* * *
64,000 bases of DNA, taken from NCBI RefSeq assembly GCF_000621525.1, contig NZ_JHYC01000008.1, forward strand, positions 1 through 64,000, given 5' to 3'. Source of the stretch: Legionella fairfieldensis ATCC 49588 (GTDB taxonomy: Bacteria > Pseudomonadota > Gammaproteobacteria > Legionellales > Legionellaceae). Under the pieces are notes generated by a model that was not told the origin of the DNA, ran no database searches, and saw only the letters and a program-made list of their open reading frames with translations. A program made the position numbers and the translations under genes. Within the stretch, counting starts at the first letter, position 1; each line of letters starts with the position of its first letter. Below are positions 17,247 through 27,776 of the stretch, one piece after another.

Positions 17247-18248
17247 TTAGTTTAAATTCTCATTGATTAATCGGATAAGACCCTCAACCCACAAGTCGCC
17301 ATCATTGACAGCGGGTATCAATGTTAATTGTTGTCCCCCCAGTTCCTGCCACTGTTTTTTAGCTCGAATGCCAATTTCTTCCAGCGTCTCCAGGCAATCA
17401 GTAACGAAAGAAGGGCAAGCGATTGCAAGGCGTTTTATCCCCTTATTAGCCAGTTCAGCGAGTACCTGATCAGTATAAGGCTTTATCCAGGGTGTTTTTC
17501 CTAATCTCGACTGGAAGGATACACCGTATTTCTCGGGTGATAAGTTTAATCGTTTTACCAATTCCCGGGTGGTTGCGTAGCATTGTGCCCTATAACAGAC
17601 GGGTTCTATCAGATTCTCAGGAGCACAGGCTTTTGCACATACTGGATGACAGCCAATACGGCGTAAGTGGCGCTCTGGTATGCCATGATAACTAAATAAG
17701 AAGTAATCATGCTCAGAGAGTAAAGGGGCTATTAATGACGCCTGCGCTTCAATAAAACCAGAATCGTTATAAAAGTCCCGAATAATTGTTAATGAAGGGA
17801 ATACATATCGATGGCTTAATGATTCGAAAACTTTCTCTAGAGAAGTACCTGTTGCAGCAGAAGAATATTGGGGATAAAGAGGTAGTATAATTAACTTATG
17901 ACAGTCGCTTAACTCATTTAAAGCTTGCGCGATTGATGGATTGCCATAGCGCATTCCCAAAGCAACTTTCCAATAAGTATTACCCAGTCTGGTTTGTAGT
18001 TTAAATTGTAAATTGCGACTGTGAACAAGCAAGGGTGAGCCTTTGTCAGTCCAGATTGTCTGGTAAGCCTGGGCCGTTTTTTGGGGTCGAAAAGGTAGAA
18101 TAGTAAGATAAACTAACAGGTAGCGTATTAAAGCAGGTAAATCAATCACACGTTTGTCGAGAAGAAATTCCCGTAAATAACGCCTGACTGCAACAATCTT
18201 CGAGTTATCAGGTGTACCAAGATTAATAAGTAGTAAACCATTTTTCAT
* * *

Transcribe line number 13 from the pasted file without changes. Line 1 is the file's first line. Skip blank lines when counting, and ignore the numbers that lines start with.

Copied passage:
18201 CGAGTTATCAGGTGTACCAAGATTAATAAGTAGTAAACCATTTTTCAT